In sum, the mere fact that the Sherbondys conducted their proprietorship under the business name of the original manufacturer (the Sidney Machine Tool Co.), standing alone, cannot provide a basis for attaching successor liability. Reliance upon such a superficial standard would render the three-prong Ray test meaningless. We hold that the "circumstances here presented" (Ray v. Alad, supra, 19 Cal. 3d 22, 31) do not support extending strict products liability to these defendants.


The judgment is affirmed.

Spencer, P. J., and Devich, J., concurred.

FN 1. In Kaminski v. Western MacArthur Co., supra, 175 Cal. App. 3d 445, the plaintiff was exposed at work in a shipyard to asbestos dust from products defendant's predecessor supplied. The exposure years later caused plaintiff's malignant mesothelioma. The predecessor, an asbestos distributor, suffered financial setbacks and needed operating capital urgently. Defendant-successor assumed managerial control of the predecessor "without limitation," received 50 percent of its profits, loaned it substantial sums, and eventually dissolved the predecessor and formed a new company to engage in asbestos distribution. The new successor company--the defendant--purchased $200,000 worth of inventory, $100,000 in other noncash assets, took over all outstanding and current contracts, and bought the predecessor's goodwill and customer mailing lists and records. The successor kept 45 out of 50 of the predecessor's employees, supplied the same products and services, filled orders addressed to the predecessor, and otherwise capitalized on the predecessor's reputation.

In affirming the trial court's judgment for the plaintiffs, the appeals court stressed the successor's ability as a distributor to seek indemnity against the responsible manufacturer, to negotiate with the manufacturer to share the costs of those risks, and to minimize the risk of injury by taking appropriate measures (warning labels, studies of product hazards). (Id, at pp. 456-457.) The successor also acquired considerable assets of the predecessor, including customer records, goodwill, equipment, office equipment, and hundreds of thousands of dollars of inventory, and other intangible but nonetheless valuable assets such as the expertise of the 90 percent of the employees which the successor retained. Through various financial arrangements, the successor also "exercised complete control" of the predecessor, and after the assumption of managerial control (which included subordination of the predecessor's debts to a loan made by the successor) could have forced the predecessor into bankruptcy at any time. (Id, at p. 458.) Because the transaction caused or substantially contributed to the absence of the predecessor from plaintiffs' product liability recovery pool, and to the destruction of plaintiffs' remedies against that predecessor, the appellate court affirmed the trial court's judgment.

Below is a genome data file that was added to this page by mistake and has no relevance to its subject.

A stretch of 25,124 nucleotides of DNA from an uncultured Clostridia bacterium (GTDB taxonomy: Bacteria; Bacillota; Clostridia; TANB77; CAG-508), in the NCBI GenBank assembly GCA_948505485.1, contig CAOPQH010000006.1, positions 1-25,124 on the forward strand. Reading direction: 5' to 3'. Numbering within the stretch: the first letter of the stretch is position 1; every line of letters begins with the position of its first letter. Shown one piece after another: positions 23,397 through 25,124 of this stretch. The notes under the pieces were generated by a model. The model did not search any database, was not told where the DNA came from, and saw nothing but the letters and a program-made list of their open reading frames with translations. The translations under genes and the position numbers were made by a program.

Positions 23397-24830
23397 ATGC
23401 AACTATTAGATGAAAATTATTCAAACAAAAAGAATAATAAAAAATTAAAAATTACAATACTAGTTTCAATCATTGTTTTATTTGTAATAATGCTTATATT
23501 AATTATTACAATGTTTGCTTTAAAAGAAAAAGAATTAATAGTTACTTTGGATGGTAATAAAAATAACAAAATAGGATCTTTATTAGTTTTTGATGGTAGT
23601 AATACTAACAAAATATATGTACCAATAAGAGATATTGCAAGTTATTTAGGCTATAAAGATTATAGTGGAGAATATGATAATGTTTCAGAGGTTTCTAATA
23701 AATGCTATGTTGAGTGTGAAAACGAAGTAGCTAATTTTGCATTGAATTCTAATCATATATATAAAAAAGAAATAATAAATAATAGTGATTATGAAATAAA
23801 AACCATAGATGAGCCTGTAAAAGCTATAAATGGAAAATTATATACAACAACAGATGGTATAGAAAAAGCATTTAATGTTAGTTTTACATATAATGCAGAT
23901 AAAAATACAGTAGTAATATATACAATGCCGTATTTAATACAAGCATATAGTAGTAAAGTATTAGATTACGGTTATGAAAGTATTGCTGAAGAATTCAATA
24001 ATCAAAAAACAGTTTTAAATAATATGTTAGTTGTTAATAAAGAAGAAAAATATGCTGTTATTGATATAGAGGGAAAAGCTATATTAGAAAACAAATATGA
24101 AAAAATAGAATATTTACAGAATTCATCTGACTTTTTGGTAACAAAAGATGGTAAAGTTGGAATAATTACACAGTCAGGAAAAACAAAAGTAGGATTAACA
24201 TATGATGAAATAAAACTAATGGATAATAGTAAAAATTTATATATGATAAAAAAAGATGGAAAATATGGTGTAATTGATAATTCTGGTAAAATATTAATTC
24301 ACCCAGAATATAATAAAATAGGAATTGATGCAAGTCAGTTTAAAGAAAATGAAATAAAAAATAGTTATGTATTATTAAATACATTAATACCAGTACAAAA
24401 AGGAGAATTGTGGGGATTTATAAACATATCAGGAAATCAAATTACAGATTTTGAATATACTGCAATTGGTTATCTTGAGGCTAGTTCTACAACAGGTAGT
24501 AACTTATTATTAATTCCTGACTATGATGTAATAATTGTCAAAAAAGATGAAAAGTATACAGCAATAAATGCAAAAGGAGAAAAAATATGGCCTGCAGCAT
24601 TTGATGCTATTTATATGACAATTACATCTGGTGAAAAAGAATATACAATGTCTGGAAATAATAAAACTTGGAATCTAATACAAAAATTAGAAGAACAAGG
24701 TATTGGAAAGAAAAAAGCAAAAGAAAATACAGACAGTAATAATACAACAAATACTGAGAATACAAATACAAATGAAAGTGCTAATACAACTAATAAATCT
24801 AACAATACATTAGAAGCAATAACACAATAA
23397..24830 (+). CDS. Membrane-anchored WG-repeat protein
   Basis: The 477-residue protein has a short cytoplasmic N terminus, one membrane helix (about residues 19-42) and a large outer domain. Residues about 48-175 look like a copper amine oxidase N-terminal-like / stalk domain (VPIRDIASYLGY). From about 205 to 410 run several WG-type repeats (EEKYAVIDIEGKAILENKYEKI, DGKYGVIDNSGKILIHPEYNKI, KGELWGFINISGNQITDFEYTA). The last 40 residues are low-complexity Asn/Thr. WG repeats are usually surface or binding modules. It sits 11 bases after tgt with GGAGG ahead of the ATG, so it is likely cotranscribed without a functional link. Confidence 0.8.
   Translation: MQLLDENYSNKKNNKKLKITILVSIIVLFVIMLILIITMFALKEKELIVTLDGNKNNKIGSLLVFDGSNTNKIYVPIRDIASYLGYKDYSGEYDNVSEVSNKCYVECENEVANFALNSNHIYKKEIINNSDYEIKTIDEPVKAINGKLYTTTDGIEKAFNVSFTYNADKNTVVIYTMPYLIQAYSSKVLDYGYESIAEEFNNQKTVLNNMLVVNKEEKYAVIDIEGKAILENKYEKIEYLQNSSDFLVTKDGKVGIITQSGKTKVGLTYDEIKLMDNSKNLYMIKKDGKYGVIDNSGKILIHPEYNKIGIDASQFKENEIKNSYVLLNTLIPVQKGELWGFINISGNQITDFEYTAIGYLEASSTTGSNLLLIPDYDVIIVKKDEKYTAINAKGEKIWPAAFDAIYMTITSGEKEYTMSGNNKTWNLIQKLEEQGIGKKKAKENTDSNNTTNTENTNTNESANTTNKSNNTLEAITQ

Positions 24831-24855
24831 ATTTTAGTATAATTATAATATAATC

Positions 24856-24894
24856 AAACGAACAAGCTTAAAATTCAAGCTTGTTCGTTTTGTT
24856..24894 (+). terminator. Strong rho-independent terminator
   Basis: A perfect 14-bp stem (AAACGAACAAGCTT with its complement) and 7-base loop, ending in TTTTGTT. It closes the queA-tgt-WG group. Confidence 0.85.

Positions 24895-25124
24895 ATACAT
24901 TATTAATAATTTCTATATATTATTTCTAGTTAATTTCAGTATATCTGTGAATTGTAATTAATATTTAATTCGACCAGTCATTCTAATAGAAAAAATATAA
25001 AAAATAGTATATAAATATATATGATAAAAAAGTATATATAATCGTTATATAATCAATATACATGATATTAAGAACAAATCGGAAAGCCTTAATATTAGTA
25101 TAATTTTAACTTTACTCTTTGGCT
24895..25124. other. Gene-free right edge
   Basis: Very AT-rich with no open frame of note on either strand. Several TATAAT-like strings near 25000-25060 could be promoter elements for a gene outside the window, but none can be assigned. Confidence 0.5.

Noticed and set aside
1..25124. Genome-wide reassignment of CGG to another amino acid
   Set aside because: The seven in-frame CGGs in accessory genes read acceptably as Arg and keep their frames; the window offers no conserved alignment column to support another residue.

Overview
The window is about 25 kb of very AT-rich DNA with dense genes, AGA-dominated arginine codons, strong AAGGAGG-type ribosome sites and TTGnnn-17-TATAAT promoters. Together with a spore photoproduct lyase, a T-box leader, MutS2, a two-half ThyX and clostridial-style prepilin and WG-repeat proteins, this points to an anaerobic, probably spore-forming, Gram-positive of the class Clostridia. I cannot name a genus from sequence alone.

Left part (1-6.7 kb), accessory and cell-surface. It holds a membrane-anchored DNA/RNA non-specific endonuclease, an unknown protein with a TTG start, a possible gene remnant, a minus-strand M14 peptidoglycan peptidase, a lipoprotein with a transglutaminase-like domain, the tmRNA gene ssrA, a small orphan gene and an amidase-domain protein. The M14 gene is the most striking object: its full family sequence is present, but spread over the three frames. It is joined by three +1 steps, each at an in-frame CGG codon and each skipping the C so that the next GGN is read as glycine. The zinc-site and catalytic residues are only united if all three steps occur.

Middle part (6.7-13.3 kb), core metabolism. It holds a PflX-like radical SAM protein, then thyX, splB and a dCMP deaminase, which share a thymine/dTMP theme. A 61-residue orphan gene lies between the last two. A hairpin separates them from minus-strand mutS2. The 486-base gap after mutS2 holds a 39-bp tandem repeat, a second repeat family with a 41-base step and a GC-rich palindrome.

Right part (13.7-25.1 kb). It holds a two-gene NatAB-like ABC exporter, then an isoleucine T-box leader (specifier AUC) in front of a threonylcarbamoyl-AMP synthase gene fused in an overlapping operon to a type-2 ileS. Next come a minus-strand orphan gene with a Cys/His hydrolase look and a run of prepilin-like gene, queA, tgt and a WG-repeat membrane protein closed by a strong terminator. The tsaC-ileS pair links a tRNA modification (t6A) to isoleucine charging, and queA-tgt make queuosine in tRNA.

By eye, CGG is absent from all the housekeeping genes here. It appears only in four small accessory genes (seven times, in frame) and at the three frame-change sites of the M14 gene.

FN 2. In Rawlings v. D. M. Oliver, Inc., supra, 97 Cal. App. 3d 890, a predecessor manufacturer produced nine kelp dryers for Kelco to plans and specifications Kelco furnished. Seven years after installation, a coemployee turned on a kelp dryer while plaintiff cleaned it, injuring plaintiff's hand. Three months later, defendant-successor (later incorporated) purchased some of the predecessor-manufacturer's assets, including its goodwill, and continued the business at the same location, under the same fictitious name, as its predecessor. The Rawlings court carefully noted, in extending liability, that the defendant-successor 1) was in a position to protect itself from loss by expressly allocating, in its bargain with the sellers, the risk of liability for accidents which happened before the sale; 2) could transfer the economic burden to the responsible party by cross-complaining for indemnity; and 3) was in the same position as its predecessor to spread the cost of injuries among its current customers. (Id, at p. 901.)